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5 Kenyan Christmas Traditions That Need A Comeback

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Christmas can easily be described as the most popular holiday universally. Around the globe, different People observe the holiday season with different traditions although Christmas is mainly an annual celebration of the birth of Jesus Christ observed by Christians.

Just as Americans have Santa, the snow man and Christmas carols, We Kenyans have our unique Christmas traditions. Here are Five Kenyan Christmas traditions that need a comeback.

  1. The Upcountry Migration.

In the past, the festive period was marked with a large number of migrations of people to their rural home. It was the most exciting period of the year for kids as they got to be pampered by their grandparents upcountry. It also provided a change of environment for the working adults who took leave from their office jobs and joined their parents in the shamba. These days, the curriculum has shortened the term breaks for kids making it hard for them to travel to their parents rural home and society glorifying overworking has made parents focus more on work making taking  leave from work for holidays seem unnecessary.

  • Extended family Meetings.

In the past Christmas meant time to connect with the extended family. Relatives from all over the country would meet at their rural home and celebrate Christmas together. The tradition is fast fading out with many Kenyans preferring to spend it in various malls and recreational facilities as a nuclear family. We need to bring back the extended family ‘get togethers’ as they enhanced family unity and helped pass on family traditions to the younger generation.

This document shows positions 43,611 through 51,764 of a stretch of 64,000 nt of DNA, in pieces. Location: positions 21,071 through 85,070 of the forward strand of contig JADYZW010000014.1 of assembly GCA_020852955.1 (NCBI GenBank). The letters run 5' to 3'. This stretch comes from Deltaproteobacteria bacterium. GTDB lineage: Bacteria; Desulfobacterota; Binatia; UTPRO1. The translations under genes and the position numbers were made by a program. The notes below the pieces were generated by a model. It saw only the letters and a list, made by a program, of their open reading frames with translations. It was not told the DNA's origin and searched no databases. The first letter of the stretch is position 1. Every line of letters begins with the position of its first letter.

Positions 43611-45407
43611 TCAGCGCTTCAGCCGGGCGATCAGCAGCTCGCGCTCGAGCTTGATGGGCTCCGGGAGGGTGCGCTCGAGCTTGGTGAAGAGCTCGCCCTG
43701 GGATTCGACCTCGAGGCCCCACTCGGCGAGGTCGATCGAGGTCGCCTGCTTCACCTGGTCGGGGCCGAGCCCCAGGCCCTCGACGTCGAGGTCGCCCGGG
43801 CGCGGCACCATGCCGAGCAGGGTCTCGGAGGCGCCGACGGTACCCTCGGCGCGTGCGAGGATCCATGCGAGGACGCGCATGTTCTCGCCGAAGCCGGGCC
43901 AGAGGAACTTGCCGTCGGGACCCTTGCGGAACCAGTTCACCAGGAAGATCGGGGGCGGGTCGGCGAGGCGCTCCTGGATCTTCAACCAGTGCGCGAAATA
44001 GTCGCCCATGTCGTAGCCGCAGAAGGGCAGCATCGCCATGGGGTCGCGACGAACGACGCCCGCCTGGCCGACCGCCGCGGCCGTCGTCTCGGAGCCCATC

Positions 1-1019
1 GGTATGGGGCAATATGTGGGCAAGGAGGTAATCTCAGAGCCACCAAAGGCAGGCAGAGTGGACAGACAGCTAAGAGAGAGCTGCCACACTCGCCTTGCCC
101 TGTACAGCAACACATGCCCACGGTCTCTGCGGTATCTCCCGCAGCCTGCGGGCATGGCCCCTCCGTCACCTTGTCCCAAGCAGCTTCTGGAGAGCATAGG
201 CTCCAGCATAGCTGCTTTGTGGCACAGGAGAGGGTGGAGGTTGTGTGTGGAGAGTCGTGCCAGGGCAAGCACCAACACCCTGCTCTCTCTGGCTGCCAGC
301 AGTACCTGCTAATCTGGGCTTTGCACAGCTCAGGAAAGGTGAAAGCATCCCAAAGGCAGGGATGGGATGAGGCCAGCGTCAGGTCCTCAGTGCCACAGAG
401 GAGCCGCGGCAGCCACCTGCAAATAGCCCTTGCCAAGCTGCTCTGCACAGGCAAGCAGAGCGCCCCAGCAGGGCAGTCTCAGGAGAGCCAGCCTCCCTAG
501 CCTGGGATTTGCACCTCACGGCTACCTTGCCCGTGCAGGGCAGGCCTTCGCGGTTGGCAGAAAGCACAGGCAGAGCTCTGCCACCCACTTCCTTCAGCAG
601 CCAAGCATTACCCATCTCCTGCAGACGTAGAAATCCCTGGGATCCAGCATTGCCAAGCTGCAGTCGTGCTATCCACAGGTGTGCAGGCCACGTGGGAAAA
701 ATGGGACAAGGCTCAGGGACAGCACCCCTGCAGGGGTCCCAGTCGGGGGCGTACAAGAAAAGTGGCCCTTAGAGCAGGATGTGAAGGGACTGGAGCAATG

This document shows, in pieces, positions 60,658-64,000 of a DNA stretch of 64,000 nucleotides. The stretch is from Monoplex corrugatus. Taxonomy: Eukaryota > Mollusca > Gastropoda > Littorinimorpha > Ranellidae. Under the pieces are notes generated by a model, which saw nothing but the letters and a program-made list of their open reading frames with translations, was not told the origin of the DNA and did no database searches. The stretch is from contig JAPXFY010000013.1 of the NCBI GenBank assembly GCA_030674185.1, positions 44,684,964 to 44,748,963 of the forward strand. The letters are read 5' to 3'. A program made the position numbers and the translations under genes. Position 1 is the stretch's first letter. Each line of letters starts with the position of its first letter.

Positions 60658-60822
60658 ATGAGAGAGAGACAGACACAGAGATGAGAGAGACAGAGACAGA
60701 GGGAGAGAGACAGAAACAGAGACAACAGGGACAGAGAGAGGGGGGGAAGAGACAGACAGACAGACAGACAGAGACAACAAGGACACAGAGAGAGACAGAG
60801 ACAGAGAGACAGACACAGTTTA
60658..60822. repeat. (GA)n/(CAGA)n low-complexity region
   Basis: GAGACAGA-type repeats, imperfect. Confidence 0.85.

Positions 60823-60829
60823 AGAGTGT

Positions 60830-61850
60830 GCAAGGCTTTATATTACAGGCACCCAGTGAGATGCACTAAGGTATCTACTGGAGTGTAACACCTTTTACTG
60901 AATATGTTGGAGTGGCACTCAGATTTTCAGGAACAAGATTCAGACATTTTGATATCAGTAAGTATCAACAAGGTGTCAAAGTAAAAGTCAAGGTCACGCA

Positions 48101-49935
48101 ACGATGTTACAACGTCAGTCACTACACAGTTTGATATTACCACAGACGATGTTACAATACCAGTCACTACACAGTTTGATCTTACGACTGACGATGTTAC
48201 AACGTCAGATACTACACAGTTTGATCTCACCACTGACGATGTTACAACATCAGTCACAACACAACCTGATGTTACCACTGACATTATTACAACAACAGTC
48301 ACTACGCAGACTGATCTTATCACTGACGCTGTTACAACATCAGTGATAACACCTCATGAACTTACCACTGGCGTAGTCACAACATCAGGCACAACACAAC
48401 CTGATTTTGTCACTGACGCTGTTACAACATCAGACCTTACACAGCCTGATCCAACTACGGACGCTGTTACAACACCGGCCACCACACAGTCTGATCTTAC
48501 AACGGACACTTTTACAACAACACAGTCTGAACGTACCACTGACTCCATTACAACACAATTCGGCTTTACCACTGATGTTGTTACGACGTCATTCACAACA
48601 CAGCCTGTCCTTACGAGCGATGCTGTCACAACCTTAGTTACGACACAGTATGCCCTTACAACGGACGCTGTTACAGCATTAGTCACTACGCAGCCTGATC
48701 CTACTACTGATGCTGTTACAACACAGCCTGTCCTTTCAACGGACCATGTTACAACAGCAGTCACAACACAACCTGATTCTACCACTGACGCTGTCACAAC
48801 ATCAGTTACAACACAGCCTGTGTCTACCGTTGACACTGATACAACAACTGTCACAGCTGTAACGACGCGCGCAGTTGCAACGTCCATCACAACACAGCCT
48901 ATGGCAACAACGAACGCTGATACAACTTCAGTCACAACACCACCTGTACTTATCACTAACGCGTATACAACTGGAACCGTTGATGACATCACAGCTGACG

• Hanging of Ribbons and balloons

During the holidays, homes where filled with funny looking ribbons and balloons to signify the merry mood and happy Christmas spirit. Although it has now been replaced by classy decorations and Christmas trees, I can’t help but feel nostalgic remembering them.


  • New Christmas Clothes

Who dare forgets the excitement of getting new clothes during Christmas. Traders made a killing during the holidays with a hike in prices due to increase in demand as families went shopping. Kids would sleep in the new shoes during Christmas Eve too excited to wait for the D-day.

  • The Family Barbeque (Nyama Choma)

Families would organise themselves to cook the Christmas Feast with the males from the family slaughtering Cows, goats, chicken, Sheep and other animals while the ladies handled the stews and Chapattis. They happily interacted in the process catching up on lost time sharing recipes and laughter.  This days families prefer going to restaurants or hiring catering services and as much as this is effective it takes away the Christmas traditions and excitement that came with it.

Although not included in the list the number of those who attend church service during Christmas has decreased which is ironic given that the Festive season is inspired by the Christian holiday. With the Festive season approaching perhaps you could choose to celebrate this Christmas the traditional way.




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